Thank God for the simple, uncomplicated truth: He is risen!  Those who believe this truth do not need to wail.

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Today I learned that the Bible was even truer than I thought it was!

We spent two nights in Amman, Jordan among the children of Ben-Ammi, the son of Lot and “the father of the Ammonites of today” (Genesis 19:38). Our friend and sister from Germany Veronika (who often comments on this blog!) but who has lived in Jordan for 17 years had arranged for us to meet with three leaders of a local church in Amman to talk about LST.  Jordan is a country with religious freedom, but just by virtue of being such a small minority, Christians in Amman have to be bold and creative. These men are involved mostly in training Jordanians to plant and lead churches. Perhaps they will invite LST and someday you can come here and join them in their boldness!

Open your Bible to Deuteronomy 34 and read the first eight verses about the death of Moses.  It’s not an unfamiliar passage to me, but visiting Mount Nebo opened my eyes to how true it is. I had read the words “There the Lord showed him the whole land—from Gilead to Dan . . . “ and I had always understood it to be either just metaphorically looking over the Jordan and seeing that part of the promised land you can see which would represent the whole land—or sometimes I even considered the possibility that Moses saw everything miraculously with the eyes of God!

Never did I think you could see the whole land from Nebo—but you can!  With the wind whipping around the mountain top, we hung on to the railing that Moses did not have and looked across the Jordan valley. On our left we saw the Dead Sea. On our right we saw the Sea of Galilee. The maps in my Bible never prepared me for that sight!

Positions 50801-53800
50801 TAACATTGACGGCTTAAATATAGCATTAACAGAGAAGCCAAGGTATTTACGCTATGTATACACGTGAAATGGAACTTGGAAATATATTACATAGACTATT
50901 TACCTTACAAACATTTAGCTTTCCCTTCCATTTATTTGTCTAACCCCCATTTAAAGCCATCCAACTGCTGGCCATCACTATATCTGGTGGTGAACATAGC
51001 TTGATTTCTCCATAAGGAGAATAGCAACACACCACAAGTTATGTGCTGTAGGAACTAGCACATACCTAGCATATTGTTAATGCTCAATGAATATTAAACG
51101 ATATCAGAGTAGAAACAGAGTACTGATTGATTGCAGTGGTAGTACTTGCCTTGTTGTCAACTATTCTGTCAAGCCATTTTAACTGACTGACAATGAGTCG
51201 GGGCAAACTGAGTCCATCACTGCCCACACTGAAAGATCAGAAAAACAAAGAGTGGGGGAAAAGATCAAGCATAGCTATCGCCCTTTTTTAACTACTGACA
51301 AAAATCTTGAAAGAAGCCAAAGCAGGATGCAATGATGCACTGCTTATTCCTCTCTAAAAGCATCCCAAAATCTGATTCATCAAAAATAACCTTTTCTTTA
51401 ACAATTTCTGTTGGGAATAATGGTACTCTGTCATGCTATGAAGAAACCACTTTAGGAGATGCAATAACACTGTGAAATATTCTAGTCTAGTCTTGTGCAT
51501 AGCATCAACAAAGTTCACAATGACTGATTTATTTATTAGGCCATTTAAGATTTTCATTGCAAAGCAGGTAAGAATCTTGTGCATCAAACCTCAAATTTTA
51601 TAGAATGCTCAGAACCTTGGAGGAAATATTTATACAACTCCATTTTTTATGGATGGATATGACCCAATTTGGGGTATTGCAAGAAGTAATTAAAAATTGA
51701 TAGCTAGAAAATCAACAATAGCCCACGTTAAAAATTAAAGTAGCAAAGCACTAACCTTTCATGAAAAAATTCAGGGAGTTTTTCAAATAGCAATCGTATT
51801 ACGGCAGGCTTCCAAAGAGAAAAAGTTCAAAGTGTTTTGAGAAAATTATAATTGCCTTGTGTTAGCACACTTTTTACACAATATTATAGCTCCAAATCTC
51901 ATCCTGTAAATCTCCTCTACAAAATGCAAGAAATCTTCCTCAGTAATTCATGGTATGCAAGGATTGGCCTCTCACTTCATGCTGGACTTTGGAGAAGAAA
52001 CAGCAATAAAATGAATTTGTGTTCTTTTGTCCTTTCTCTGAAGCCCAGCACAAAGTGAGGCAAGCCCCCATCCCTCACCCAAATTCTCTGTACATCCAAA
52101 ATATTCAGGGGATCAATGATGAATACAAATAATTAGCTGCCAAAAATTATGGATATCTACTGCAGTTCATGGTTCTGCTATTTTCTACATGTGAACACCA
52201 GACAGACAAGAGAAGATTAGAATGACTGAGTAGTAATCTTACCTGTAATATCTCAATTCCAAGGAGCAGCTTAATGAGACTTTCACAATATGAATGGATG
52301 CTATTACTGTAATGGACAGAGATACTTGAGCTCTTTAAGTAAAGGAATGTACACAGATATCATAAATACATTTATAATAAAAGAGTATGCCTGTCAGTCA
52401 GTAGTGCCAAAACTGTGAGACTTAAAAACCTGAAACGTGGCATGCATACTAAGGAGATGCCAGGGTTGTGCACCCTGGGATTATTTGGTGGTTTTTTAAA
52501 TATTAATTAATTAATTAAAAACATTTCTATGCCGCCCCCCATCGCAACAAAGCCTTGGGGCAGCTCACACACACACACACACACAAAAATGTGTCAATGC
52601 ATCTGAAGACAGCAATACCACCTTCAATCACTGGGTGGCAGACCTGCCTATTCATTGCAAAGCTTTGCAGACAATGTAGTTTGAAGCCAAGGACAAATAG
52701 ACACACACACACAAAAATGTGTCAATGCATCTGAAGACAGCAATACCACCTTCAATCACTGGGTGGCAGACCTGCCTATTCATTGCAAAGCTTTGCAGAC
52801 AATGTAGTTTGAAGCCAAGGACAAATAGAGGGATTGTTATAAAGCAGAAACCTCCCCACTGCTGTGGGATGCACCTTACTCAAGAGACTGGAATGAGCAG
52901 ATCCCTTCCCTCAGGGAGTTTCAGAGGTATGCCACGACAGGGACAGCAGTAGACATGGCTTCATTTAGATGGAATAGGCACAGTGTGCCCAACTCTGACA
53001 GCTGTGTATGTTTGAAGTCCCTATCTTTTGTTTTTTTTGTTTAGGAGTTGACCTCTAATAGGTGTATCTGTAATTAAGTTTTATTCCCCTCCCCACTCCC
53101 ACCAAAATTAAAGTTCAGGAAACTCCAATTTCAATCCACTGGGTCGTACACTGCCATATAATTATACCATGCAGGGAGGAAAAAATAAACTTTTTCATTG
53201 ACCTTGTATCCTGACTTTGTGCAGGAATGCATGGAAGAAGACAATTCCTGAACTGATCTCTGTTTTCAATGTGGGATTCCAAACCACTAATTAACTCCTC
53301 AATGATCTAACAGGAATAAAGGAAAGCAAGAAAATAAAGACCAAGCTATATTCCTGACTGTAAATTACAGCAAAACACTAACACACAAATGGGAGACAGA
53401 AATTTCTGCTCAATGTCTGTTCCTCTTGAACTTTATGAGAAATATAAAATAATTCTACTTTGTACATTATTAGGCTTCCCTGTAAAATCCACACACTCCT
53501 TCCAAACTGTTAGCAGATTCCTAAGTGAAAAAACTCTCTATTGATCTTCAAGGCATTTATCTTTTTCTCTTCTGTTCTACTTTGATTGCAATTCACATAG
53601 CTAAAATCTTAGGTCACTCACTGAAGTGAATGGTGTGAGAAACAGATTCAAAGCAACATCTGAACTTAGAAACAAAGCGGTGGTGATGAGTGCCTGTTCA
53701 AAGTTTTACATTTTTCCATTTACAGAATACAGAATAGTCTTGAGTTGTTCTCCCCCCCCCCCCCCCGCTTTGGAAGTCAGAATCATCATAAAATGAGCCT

Everything is downhill toward the Dead Sea! We spent a couple of hours at Petra, the city of the Nabateans built into the red rocky gorges left by ancient winds and waters. After several days of awesome moments with sites of Jesus and Moses, it was a little disconcerting to go into such a pagan past, but our very last stop in Petra was a pagan temple that had been converted into a rock church in later centuries.

We sang Amazing Grace and listened to the words and music reverberate against the stones that had heard and seen so much for centuries. If those stones survive for thousands more years, I pray they will release the words of amazing grace over and over again to those who will hear!

Sherrylee talked us into riding camels back to the entrance of Petra. I know Rebekah rode a camel from her home to meet Isaac for the first time. I hope she was a better rider than we or she probably was in no shape to be very impressive when she dismounted. I’m quite sure that was a once-in-a-lifetime experience for all of us!

To cross between Jordan and Israel is no easy feat in today’s world. Joshua needed a small miracle and so do many people today! We paid extra for what they call VIP service at the border—slightly embarrassing, but it certainly eased the waiting in line and the hassle.

Being VIPs gave us a little extra time to add Qumran to our trip, where we looked into the very caves where the Dead Sea scrolls were discovered. Sherrylee was the one who pointed out the incongruity of having lunch in the very place where Jesus fasted for forty days.

Before we even caught our breath, our van drove past Jericho and went up to Jerusalem, passing the Inn of the Good Samaritan. I hope we didn’t miss anyone on the side of the road.

We finished this marvelous day in Bethlehem–not a city of peace any more, I’m afraid. We dutifully went to the Church of the Nativity, where hundreds were standing in line to see the traditional site of Jesus’ birth. It’s just a silver star on the floor far below ground level today. Joseph and Mary would not have recognized it. But they wouldn’t have wanted to wait in the long lines to check it out anyway!

Next year—no, tomorrow in Jerusalem! Our last day in Israel and another opportunity to meet with Christians here to see if LST can be of any help.

P.S. I plan to post a few pictures soon! The ones of Sherrylee and me on camels may or may not be included!